In an already brutal budgeting environment, hospital leaders are going to be faced with a herculean task come December 1, 2016 when the new Fair Labor Standards Act (FLSA) overtime rules go into effect: continue to improve the quality of care and drive positive patient experiences while accounting for the pressure of increased personnel costs on their facility operating expenses.
Let’s Start With the Given
Employees should be fairly paid for what they do. No one can argue that point. And, the U.S. healthcare system depends on staff overtime to meet the growing demands on hospitals and other healthcare facilities. According to some experts, employee misclassification, interrupted breaks and unpaid overtime hours worked are a serious concern within healthcare. These are all issues that need to be addressed and resolved.
However, the fiscal reality of the new FLSA overtime rules, despite being a positive step toward fair pay for work provided, will have a tremendous impact on healthcare personnel costs.
According to the Department of Labor, the new FLSA overtime limits will directly affect an estimated 200,000 hospital workers and 300,000 non-hospital healthcare workers.
Though there are still some grey areas around who will and won’t be exempt moving forward, there is no doubt that this will dramatically increase personnel costs for healthcare facilities. Beyond the financial impact, there is the associated productivity issues resulting from increased paperwork, administrative documentation, increased legal and accounting oversight, data entry needs and other implementation necessities.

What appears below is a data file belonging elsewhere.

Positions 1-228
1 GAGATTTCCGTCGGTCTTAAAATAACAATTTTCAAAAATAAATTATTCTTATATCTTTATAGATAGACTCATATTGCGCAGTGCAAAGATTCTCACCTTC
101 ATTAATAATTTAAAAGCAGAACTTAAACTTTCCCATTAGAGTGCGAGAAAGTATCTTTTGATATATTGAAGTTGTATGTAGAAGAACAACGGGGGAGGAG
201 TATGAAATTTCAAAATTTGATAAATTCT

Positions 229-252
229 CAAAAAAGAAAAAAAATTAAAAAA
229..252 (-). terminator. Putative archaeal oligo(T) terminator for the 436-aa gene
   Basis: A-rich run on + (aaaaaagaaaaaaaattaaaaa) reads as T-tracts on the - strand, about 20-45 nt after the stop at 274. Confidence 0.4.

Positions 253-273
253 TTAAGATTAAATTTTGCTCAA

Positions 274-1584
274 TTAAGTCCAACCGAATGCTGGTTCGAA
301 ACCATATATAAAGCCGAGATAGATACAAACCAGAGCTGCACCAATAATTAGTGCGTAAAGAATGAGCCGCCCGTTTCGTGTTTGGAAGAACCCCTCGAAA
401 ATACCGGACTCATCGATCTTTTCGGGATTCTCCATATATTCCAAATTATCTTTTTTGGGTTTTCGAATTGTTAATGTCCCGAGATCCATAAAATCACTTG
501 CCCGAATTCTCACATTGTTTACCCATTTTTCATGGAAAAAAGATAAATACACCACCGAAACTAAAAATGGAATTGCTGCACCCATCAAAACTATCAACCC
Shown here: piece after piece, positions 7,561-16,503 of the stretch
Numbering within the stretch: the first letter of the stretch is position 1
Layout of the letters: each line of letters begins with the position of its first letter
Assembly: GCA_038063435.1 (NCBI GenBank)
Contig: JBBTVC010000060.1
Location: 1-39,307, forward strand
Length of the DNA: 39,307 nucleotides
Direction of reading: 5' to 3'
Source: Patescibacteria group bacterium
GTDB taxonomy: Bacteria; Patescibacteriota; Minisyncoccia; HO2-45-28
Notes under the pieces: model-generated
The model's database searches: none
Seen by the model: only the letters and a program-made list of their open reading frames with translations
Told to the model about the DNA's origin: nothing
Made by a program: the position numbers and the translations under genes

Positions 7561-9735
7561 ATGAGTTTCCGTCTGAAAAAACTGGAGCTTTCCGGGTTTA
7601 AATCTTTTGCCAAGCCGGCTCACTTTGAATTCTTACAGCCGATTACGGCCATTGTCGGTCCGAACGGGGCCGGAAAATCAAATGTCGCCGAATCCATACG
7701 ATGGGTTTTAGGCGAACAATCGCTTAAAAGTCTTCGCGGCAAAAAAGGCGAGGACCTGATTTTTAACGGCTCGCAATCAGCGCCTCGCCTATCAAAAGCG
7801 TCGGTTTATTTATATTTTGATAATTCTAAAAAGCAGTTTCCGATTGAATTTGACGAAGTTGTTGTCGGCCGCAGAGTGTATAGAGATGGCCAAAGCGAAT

And, this happens in a time when hospitals are already facing cost-of-care scrutiny and increased budget demands, including:
- Value-based care initiatives, HCAHPS evaluations and ACA requirements
- Increased personnel salaries due to supply and demand issues
- Needed capital improvements and infrastructure investments
- Health IT demands and EHR implementation
The Risk for Patient Care
There is an old expression that says: you can have anything you want; you just can’t have everything you want. At what point do the demands and requirements being applied to hospitals reach the tipping point and become counter-productive to quality patient care?
Ultimately, hospitals have very few choices on how to address the new FLSA overtime thresholds. An article from Healthcare Dive lists four options hospitals have available to them:
- Raise salaries so employees will continue to be exempt from overtime
- Keep salaries at their current levels and pay workers overtime after they’ve worked over 40 hours
- Restructure workloads or shifts so workers’ hours won’t exceed 40 in one week
- Adjust wages to make up for the change
None of the above solutions are particularly beneficial for the quality of care provided by hospitals. Collectively, they either drive up the cost of care, reduce workforce coverage or negatively impact affected employees. Additionally, as costs go up, hospital administrators will be forced to make budget adjustments to help offset the increases. This will likely have a negative downstream effect on technology investments, future hiring decisions for clinical and non-clinical staff, facility renovation projects and service expansion.
Cool Heads, Careful Consideration
It is still too soon to know the real impact of the new FLSA overtime rules on healthcare. Certainly, fair labor laws protect employees, keep the playing field fair for all companies, and encourages organizations to do what is right. That is good for all industries, including healthcare.
But for an industry already going through tremendous change, it introduces another major shift that healthcare leaders must deal with – and soon given the December 1st deadline. Human resources will play a critical role. New workforce strategies, realigned productivity models, streamlined talent management programs, adjusted project priorities will undoubtedly need to be part of the mix.
Regardless, however, of what tactics are part of the solution, the number one focus has to remain on what matters most, quality patient care.